The Noise Regulations require you to: provide Hearing Protectors to employees and ensure that they use them fully and properly when their noise exposure exceeds the upper exposure values ; provide Hearing Protectors to employees when they request them and their noise exposure is between the lower and upper exposure values ; identify Hearing Protection Zones – workplace areas where they are exposed to noise
To ensure that protectors are fully worn (every time they are needed) and properly (fitted or properly inserted), you will need to have supervisory and training systems. Consider also the use of spot inspections and audits. Choosing appropriate hearing protection devices. In selecting the hearing protectors you provide to your employees, you should take into account the following: choose an appropriate protective factor sufficient to eliminate noise risks but not so much protection that wearers become isolated; consider the work and working environment, such as physical activity, comfort and hygiene; compatibility with other protective equipment, such as hard hats, masks and eyes.
If they are exposed above the lower levels of exposure action, you should at least tell them: their likely noise exposure and the risk of hearing this creates; what you are doing to control risks and exposures; where and how to obtain hearing protection; how to identify and report deficiencies in noise control equipment and hearing protection; what are their duties under the Noise Regulations; what are they doing? Representatives of employees and security:
Discuss your risk assessment and risk control plans with them, including any suggestions for average week-long exposure, hearing protection selection, and your health monitoring program. Health surveillance: providing health surveillance, you must provide health surveillance for all your employees who are likely to be exposed more frequently than the upper exposure action values, or who are at risk for any reason, e.g. already suffering from hearing loss or are particularly sensitive to damage.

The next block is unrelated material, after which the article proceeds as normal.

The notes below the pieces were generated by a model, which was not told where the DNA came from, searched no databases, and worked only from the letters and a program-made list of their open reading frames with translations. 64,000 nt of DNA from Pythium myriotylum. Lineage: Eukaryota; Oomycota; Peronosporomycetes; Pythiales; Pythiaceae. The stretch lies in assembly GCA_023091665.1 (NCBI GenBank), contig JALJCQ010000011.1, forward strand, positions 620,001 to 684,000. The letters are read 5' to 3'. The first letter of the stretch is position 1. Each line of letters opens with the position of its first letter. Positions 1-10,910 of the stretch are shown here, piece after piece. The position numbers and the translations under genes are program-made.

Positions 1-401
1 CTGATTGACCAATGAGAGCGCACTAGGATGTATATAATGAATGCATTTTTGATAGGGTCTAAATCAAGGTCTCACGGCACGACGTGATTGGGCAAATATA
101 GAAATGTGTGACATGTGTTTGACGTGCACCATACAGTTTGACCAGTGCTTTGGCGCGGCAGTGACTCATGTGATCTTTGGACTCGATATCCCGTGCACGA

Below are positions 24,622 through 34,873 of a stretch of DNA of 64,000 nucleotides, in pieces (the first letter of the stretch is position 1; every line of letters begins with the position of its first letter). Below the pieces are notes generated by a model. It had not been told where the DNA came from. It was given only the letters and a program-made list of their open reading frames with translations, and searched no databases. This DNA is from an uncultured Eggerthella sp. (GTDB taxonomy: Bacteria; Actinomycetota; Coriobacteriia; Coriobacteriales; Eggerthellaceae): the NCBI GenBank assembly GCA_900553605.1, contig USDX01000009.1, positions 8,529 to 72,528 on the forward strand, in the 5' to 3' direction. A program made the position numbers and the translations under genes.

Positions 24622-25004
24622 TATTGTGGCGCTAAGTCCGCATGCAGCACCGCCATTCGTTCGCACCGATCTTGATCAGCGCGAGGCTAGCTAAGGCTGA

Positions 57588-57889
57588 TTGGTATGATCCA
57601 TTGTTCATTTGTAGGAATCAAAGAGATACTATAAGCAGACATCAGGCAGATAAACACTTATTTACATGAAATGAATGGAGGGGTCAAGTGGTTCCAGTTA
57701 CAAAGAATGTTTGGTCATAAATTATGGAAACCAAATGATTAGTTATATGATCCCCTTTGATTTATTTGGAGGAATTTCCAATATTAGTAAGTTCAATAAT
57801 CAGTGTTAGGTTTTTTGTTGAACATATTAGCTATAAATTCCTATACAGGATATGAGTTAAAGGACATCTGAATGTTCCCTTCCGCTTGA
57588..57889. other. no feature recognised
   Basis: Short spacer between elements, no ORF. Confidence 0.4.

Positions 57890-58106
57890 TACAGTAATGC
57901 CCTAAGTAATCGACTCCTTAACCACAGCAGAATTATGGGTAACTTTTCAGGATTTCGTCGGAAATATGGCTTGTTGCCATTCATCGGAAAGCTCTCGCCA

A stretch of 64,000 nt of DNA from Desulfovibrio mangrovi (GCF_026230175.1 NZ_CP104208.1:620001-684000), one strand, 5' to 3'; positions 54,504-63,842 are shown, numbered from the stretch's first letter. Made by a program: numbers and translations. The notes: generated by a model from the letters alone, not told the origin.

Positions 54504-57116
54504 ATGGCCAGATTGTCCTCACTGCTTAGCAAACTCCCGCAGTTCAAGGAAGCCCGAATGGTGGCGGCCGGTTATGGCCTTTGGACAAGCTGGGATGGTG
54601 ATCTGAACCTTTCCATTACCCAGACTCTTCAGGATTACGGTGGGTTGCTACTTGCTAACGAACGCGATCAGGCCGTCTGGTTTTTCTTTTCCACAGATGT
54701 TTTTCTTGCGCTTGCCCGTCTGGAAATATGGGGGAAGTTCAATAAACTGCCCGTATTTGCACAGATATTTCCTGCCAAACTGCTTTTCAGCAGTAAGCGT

For further medical advice, a suitable doctor, nurse or audiologist needs to review the results and ensure that employees with poor hearing or rapid hearing loss are referred. You should receive results that include information on the fitness of an employee to continue to work in noisy environments. However, if that employee has given consent, you should only receive information about any hearing damage that an individual employee has. You will also need to see anonymized, grouped health information that should be made available to representatives of employees or security.
Where noise-related hearing damage is identified, further harm to the individual should be prevented, taking into account the medical advice you receive on fitness. You will need to consider what action you need to take on the basis of both individual and grouped information; this should include reviewing your risk assessment, any control measures you have in place, and your procedures for health monitoring. You will need to keep health records that contain information on health monitoring outcomes and work fitness. Health records must be kept separate from any medical results that are confidential.